Cybersecurity Insurance in 2024: Practice of Future

Chart showing global average cost of a data breach rising from $3.54 million in 2015 to $4.24 million in 2021.

Cyber attacks are on the rise across all industries, with a hacker attempting a cyber attack every 39 seconds according to experts. As digital transformation accelerates, companies are becoming more vulnerable to data breaches, ransomware attacks, and other cybercrimes that can severely disrupt operations and finances. This is driving many organizations to invest in cyber insurance as a way to mitigate risks.

In 2023, cyber insurance is expected to play an even bigger role in enterprise risk management and become a standard practice for businesses of all sizes. In this blog post, we‘ll explore the current cyber threat landscape, benefits of cyber insurance, how policies are evolving, and predictions for the cyber insurance industry this year and beyond.

The Growing Threat of Cyber Attacks

Recent years have seen some of the most devastating cyber attacks in history, with the trend only intensifying. According to Cybersecurity Ventures, cybercrime is predicted to cost the world $10.5 trillion annually by 2025, up from $3 trillion in 2015. Here are some of the major cyber attacks that have impacted businesses and governments in the last decade:

  • WannaCry (2017): This ransomware attack encrypted data on over 200,000 computers globally. Companies like FedEx, Nissan, Hitachi were impacted. Total losses were estimated at $4 billion.

  • NotPetya (2017): A wiper malware disguised as ransomware caused over $10 billion in damages across shipping, logistics, consumer goods companies. Maersk had to reinstall 4,000 servers and 45,000 PCs.

  • Equifax (2017): The personal data including SSNs of 147 million consumers was compromised due to an unpatched vulnerability. The breach cost Equifax over $1.4 billion.

  • Colonial Pipeline (2021): A ransomware attack forced the key fuel pipeline operator to shut down for nearly a week, causing gas shortages and panic buying across the Southeast U.S.

  • JBS Foods (2021): A ransomware attack on the world‘s largest meat producer disrupted production around the world. The company ended up paying $11 million in ransom.

  • SolarWinds (2020): Russian state hackers used a trojanized network management software update to breach US government agencies and 100+ enterprises. At least $90 million was spent on remediation by Microsoft alone.

The below chart shows how the global average cost of a data breach has surged in recent years:

Chart showing global average cost of a data breach rising from .54 million in 2015 to .24 million in 2021.

(Source: IBM)

Key trends driving the rise in attacks include:

  • More sophisticated hackers: Cybercriminals are getting smarter and cyber attacks more targeted, using advanced persistent threats and social engineering tactics. State-sponsored hackers are also a growing concern.

  • Internet of Things expansion: The number of connected devices is expected to reach 75 billion by 2025, expanding the attack surface. Unsecured IoT devices are an easy target.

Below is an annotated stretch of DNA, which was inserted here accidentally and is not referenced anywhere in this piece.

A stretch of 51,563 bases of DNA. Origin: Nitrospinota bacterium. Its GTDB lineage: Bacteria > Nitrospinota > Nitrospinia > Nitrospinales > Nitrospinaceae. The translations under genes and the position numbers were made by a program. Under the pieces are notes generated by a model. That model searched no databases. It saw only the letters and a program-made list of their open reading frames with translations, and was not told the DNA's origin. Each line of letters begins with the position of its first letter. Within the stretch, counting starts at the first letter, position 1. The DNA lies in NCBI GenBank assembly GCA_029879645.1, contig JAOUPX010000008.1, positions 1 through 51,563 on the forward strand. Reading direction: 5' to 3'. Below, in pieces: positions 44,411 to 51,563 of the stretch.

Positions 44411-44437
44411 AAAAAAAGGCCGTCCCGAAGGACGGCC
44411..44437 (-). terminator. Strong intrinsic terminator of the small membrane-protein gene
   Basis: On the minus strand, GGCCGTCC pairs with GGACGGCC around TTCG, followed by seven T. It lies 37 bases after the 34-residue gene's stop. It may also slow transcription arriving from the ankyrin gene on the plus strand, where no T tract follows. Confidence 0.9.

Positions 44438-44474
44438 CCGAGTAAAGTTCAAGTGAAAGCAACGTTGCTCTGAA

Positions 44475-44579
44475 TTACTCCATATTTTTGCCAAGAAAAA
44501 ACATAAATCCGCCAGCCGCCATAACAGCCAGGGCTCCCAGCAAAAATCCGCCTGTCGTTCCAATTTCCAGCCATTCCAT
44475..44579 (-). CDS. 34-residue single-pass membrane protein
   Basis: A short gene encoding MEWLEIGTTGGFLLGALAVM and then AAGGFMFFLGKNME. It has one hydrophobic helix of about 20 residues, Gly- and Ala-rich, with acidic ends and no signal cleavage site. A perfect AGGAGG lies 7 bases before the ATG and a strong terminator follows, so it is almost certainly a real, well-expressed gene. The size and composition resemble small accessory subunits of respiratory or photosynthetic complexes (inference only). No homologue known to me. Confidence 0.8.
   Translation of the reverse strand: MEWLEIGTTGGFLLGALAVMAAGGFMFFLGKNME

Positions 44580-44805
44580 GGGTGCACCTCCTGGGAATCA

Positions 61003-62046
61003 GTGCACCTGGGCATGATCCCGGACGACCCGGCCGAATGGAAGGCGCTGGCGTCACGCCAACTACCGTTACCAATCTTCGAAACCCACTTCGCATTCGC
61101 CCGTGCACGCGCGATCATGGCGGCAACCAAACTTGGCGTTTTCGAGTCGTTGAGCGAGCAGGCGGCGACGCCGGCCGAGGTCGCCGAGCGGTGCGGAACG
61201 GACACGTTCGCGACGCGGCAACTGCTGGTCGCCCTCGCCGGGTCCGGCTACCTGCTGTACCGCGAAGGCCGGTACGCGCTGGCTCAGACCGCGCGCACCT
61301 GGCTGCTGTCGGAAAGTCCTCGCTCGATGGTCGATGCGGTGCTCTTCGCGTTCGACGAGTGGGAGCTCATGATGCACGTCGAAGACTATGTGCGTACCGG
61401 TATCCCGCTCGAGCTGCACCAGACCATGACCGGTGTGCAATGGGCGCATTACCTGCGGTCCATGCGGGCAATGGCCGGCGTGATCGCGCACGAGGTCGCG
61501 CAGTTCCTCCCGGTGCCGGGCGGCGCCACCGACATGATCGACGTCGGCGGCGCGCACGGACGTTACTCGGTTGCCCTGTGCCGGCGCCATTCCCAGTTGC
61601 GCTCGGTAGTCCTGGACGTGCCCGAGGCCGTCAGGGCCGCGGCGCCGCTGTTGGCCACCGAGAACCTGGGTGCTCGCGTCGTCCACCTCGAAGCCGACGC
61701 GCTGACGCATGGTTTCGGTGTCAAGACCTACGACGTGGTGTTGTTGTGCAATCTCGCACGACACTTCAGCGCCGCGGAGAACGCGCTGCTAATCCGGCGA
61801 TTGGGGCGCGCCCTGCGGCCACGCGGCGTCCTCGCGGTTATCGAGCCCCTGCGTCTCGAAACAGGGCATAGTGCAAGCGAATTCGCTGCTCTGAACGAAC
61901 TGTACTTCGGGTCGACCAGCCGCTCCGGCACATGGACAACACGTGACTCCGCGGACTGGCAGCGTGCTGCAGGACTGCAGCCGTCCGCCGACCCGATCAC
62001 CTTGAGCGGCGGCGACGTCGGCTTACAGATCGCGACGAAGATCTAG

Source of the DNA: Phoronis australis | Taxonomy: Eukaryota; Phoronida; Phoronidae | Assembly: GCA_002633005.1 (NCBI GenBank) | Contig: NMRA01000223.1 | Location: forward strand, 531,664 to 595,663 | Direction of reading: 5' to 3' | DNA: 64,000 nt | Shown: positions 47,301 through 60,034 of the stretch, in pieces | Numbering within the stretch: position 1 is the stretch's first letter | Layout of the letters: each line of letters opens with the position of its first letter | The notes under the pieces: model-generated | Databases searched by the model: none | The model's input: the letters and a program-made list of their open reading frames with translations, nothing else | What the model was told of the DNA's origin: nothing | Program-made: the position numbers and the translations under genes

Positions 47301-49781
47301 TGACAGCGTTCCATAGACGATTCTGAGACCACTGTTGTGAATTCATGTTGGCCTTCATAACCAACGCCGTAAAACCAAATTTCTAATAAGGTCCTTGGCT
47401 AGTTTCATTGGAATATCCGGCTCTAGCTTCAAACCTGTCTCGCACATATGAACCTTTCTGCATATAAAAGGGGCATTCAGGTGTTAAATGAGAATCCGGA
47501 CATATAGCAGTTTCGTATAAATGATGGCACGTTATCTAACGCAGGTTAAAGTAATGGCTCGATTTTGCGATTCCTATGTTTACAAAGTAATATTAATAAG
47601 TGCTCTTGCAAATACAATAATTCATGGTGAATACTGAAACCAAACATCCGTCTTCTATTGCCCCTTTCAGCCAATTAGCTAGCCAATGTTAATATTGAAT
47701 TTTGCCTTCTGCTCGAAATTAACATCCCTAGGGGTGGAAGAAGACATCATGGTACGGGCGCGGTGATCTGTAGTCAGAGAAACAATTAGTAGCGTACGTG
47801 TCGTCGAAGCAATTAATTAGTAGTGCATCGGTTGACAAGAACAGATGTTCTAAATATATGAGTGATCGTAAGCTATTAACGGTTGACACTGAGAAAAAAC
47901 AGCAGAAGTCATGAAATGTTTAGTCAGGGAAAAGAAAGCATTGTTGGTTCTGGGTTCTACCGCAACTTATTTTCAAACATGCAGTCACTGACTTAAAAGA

• Work from anywhere model: With more employees working remotely, corporate networks have become less secure. Home wi-fi networks present vulnerabilities.

  • Supply chain risks: By attacking third parties like vendors, hackers can gain access to sensitive data. The SolarWinds and Kaseya attacks highlighted supply chain weaknesses.

No industry is immune. A 2022 Hiscox report revealed cybercrime cases increased 61% among small businesses compared to 2020. Healthcare organizations saw a 78% increase in cyber attacks in 2021 per IBM. Between state-sponsored espionage and ransomware, the question now isn‘t whether an attack will occur, but when.

The Evolving Role of Cyber Insurance

Cyber insurance provides financial protection by covering costs that result from a cyber attack or data breach incident. According to, over 90% of cyber insurance claims stem from ransomware attacks, data exfiltration, email phishing and social engineering. Policies can cover:

  • Digital asset restoration: Data recovery, costs to restore lost or corrupted data

  • Business interruption: Lost income and operating expenses from disruptions

  • Cyber extortion: Ransomware payments and negotiation services

  • Network security liability: Lawsuits, settlement costs, regulatory fines due to data breaches

  • Cyber crime: Financial fraud, phone hacking, cyber threats

  • Privacy violation liability: Lawsuits, settlements, regulatory fines due to privacy breaches

  • Media liability: Copyright infringement, defamation, or negligence in online content

Cyber insurance can be a lifeline for companies hit by an attack. According to IBM, the average cost of a data breach is $4.24 million in 2024. Policies cover first-party costs like investigation, restoration, legal services and lost income, as well as third-party costs if customers sue for negligence or personal data exposure. Payouts from insurers like AIG and Chubb have saved companies from bankruptcy in recent years.

At the same time, the scope and definitions around cyber insurance are still evolving. For example, carriers may exclude damages caused via war or political unrest in their policies. State-sponsored attacks are a gray area that could lead to claims being denied. Companies need to review policy language carefully and model out worst-case scenarios to avoid surprises.

Key Trends Reshaping Cyber Insurance in 2024

Cyber insurance is a relatively new product that is seeing rapid innovation, with policy terms and conditions changing in response to new attack methods. In 2023, experts predict these key trends will reshape the market:

  • Customized policies: Insurance coverage will match specific assets and vulnerabilities rather than take a one-size-fits-all approach. Verisk‘s Cyber Quant model is an example of risk-based underwriting.

  • Greater focus on risk mitigation: Insurers will incentivize good security practices like employee awareness training, endpoint protection, multi-factor authentication through discounts or mandates.

  • Higher premiums: Companies with poor security will pay more for coverage. However, those with robust IT practices will benefit from lower premium costs.

  • Exclusions for state actors: Policies likely won‘t cover damages caused by foreign nation-state attacks. Expect pushback from regulators on this.